Encouraging a higher standard for Christian music

Archive for the ‘worship; wormwood’ Category

~ Chapter 3 ~ Music – The Sound and the Unsound


“A thought-provoking look at humanity’s most influential form of expression, MUSIC  – The Sound and the Unsound

Music

THE SOUND

AND THE

UNSOUND

 

C H A P T E R  T H R E E

MUSIC AND RELIGION THROUGH THE AGES

“As soon as they went out from the Presence of the Lord, they started building cities, they started making instruments, they started in science – making brass and iron, and they started playing music. Where did it come from? Who went out? Cain, the serpent’s seed. “9

Within man there exists an inherent impulse to worship. God even provisioned our physical beings with an instrument through which we can declare our devotion – the human voice. When we choose to vary  the  melody  and rhythm of our vocal sounds, the result is music, and nothing characterizes the very essence of worship like the unornamented songs of man.

The Bible gives us very few written clues concerning the first music  produced by man, but our oldest existent vocal traditions, such as that of the Jewish cantor, the Moslem muezzin calling the faithful to prayer, or even the chanting of the North American Indian, indicate that mankind’s first musical expressions were likely a part of his religious experience. As man’s musical skills developed, he began to fashion instruments from what he found in nature – bones, horns, willow bark, animal skin and gut – and he adapted these materials to suit his personal needs. Jubal, the great-great-great-great grandson of Cain, was “the father of all such as handle the harp and organ, ” (instrumental music) Genesis 4:21, reflecting the love of beauty and the arts, which was his birthright.

In time, as men developed their artistic abilities, music began to take on many forms and serve many functions, both sacred and profane. From generation to generation, musical expression played such a vital part in cultural development that the religious morals and social values of a given community reflected in the quality of the music that they produced.

Most music produced by the people of the Bible never developed beyond simple homogeneous songs and chants with basic accompaniment of harps, trumpets, and cymbals. Much of the Hebrew music was consecrated to the service of the Temple worship, but throughout the Scriptures there are numerous accounts of secular use also: songs of triumph after victory, songs at marriage celebrations and festivals, songs for shepherds and for kings.

In the great temples of ancient Egypt, the priests trained choirs in the singing of ritual music to pagan gods. Their songs were complemented by the clapping together of sticks and disks.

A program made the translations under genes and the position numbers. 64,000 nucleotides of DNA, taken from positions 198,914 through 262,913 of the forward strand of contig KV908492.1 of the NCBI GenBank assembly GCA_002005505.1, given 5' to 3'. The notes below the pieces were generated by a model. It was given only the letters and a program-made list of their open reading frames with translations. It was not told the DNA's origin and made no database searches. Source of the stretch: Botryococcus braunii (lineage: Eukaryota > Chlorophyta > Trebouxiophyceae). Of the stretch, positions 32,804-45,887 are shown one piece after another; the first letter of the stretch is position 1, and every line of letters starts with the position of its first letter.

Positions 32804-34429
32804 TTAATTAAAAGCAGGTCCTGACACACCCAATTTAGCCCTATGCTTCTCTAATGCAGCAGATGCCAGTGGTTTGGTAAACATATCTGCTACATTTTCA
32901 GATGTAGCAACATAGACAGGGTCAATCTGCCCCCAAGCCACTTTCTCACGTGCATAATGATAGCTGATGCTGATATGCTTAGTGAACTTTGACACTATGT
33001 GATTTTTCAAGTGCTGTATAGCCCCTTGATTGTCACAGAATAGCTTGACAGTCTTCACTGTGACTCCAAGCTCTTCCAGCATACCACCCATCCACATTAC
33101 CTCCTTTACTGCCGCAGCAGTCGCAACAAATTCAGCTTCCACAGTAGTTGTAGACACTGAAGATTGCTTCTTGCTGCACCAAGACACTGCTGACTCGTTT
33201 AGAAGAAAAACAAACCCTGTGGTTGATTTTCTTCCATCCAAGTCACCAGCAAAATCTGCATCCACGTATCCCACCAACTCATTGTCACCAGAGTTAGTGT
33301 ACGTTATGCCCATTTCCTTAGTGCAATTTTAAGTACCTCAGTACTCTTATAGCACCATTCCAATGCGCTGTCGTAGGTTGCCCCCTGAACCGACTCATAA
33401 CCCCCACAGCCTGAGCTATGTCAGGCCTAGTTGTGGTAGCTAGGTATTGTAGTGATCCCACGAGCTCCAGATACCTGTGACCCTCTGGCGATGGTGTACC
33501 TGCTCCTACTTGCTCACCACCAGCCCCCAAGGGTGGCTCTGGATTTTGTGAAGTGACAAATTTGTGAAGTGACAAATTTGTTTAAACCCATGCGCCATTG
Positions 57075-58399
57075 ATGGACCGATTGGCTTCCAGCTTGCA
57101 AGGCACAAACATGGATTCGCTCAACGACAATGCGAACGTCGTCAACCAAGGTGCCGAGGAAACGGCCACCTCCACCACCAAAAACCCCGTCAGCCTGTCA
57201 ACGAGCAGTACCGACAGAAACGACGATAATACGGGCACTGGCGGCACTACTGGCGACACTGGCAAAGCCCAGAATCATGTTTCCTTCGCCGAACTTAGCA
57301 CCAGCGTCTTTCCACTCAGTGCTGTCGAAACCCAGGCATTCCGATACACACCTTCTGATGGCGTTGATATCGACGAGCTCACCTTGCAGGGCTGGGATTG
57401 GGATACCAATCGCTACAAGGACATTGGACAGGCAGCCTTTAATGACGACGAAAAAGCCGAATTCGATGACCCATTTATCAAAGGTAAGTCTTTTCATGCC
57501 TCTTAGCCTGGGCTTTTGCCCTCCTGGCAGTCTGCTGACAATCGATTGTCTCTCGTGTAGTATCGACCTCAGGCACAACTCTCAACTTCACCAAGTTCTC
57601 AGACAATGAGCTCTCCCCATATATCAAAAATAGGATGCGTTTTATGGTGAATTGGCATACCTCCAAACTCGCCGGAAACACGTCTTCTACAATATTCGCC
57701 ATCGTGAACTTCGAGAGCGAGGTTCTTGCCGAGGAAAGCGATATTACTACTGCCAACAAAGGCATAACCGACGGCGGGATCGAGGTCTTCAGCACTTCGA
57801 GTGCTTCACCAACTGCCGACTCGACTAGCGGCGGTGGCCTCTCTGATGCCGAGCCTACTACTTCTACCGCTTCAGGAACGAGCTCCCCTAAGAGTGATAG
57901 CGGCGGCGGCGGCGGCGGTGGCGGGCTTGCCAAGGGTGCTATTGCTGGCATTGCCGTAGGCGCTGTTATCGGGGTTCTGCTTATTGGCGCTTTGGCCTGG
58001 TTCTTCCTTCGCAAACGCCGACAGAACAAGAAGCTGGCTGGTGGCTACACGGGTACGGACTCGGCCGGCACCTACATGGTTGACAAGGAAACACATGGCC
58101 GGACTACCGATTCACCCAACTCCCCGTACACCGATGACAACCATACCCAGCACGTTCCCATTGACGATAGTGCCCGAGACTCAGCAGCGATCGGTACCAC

At the same time, in other parts of the world, more primitive societies evoked their deities in a wild abandon of religious fervor and emotional ecstasy, accompanied by the pounding of syncopated rhythms on a hollow log.

Music has always left behind evidence of its effect upon a given society. One can even trace the rise and fall of civilizations by making a parallel study of the types of music listened to during the corresponding era.10 Four hundred years before the birth of Christ, the Greek philosopher Plato said, “When modes of music change, the fundamental laws of the state change with them. Through foolishness they deceived themselves into thinking that there was no right or wrong in music, that it was to be judged good or bad by the pleasure it gave.”

At the time of Christ, both vocal and instrumental music were flourishing. Jesus and His followers participated in the traditional Jewish synagogue music, and undoubtedly this directly influenced early Christian songs. The ornamented cantonal melodies were adapted to the new teachings of Christ and absorbed into the fledgling Christian faith. It was common practice for a cantor to serve a synagogue on Friday evening and then place his skills at the disposal of the Christians on Sunday.11

Instrumental music played no part in the life of the early Christian church. Instruments had too many associations with the debauched life of Rome, and only the voice was considered to have the purity and nobility worthy of God’s ear. Cantorial chant evolved gradually into a slow-moving, unison singing called plainsong (later known as Gregorian chant), which dominated Christian worship for a thousand years. During the  Middle Ages, there was an attempt by the church-world to gain widespread control of music by deeming certain chords to be un-harmonious and therefore blasphemous and unworthy to reflect the glory of God. The church denounced all music that was unsanctified by a sacred text.

In 1517, Martin Luther nailed his Ninety-Five Theses on the door of the church at Wittenberg (accusing the Roman Catholic church of corruption) and the Reformation was born. Luther, an accomplished musician, threw out much of the old church music and wrote new hymns, bringing the language of the people (rather than Latin) into use for sacred songs. He declared, “ Nothing on earth is more powerful than noble music in making the sad joyful, the arrogant discreet, the despondent valiant; in charming the haughty to humility, and in mitigating envy and hatred.” Luther believed that music in the church served as a resounding sermon,12 and he is accredited with saying that he didn’t care who preached, as long as he wrote the song. By acknowledging the staying power of music in the worship experience, Luther single-handedly established congregational singing as an important part of the Christian church service. Elements of harmony, which had been reserved previously for highly trained musicians of the church, were now being mastered and sung by the common people. Music and religious worship became bonded into one, inseparable experience. It seemed that the fellowship of a common faith could be expressed through song far more effectively than through a formalized cannon, dogma, or ritual of the church.